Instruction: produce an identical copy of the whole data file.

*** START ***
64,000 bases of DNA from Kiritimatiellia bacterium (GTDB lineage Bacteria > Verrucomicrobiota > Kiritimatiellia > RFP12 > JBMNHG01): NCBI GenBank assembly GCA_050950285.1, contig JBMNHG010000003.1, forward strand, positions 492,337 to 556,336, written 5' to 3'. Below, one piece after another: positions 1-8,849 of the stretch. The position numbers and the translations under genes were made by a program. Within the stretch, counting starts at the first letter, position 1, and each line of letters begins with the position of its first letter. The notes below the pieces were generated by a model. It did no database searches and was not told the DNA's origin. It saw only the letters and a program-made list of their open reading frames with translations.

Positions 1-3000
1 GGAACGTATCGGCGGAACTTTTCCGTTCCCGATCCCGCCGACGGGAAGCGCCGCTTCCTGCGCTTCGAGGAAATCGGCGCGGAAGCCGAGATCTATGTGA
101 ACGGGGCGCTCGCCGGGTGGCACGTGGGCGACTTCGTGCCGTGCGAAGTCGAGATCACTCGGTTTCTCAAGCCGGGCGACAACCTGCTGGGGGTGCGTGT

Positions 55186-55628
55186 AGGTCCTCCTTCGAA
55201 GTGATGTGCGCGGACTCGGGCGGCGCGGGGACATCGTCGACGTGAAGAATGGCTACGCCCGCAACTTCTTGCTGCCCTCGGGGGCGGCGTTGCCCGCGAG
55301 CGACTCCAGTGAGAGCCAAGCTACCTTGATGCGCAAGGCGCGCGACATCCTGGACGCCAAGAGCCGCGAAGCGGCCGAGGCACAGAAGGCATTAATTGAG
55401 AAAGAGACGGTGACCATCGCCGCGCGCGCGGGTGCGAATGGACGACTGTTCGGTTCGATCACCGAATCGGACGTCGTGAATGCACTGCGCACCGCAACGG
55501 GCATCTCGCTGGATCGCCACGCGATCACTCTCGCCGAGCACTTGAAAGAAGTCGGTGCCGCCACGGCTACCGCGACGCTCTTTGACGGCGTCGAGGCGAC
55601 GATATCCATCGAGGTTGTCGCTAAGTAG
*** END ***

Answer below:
64,000 bases of DNA from Kiritimatiellia bacterium (GTDB lineage Bacteria > Verrucomicrobiota > Kiritimatiellia > RFP12 > JBMNHG01): NCBI GenBank assembly GCA_050950285.1, contig JBMNHG010000003.1, forward strand, positions 492,337 to 556,336, written 5' to 3'. Below, one piece after another: positions 1-8,849 of the stretch. The position numbers and the translations under genes were made by a program. Within the stretch, counting starts at the first letter, position 1, and each line of letters begins with the position of its first letter. The notes below the pieces were generated by a model. It did no database searches and was not told the DNA's origin. It saw only the letters and a program-made list of their open reading frames with translations.

Positions 1-3000
1 GGAACGTATCGGCGGAACTTTTCCGTTCCCGATCCCGCCGACGGGAAGCGCCGCTTCCTGCGCTTCGAGGAAATCGGCGCGGAAGCCGAGATCTATGTGA
101 ACGGGGCGCTCGCCGGGTGGCACGTGGGCGACTTCGTGCCGTGCGAAGTCGAGATCACTCGGTTTCTCAAGCCGGGCGACAACCTGCTGGGGGTGCGTGT

Positions 55186-55628
55186 AGGTCCTCCTTCGAA
55201 GTGATGTGCGCGGACTCGGGCGGCGCGGGGACATCGTCGACGTGAAGAATGGCTACGCCCGCAACTTCTTGCTGCCCTCGGGGGCGGCGTTGCCCGCGAG
55301 CGACTCCAGTGAGAGCCAAGCTACCTTGATGCGCAAGGCGCGCGACATCCTGGACGCCAAGAGCCGCGAAGCGGCCGAGGCACAGAAGGCATTAATTGAG
55401 AAAGAGACGGTGACCATCGCCGCGCGCGCGGGTGCGAATGGACGACTGTTCGGTTCGATCACCGAATCGGACGTCGTGAATGCACTGCGCACCGCAACGG
55501 GCATCTCGCTGGATCGCCACGCGATCACTCTCGCCGAGCACTTGAAAGAAGTCGGTGCCGCCACGGCTACCGCGACGCTCTTTGACGGCGTCGAGGCGAC
55601 GATATCCATCGAGGTTGTCGCTAAGTAG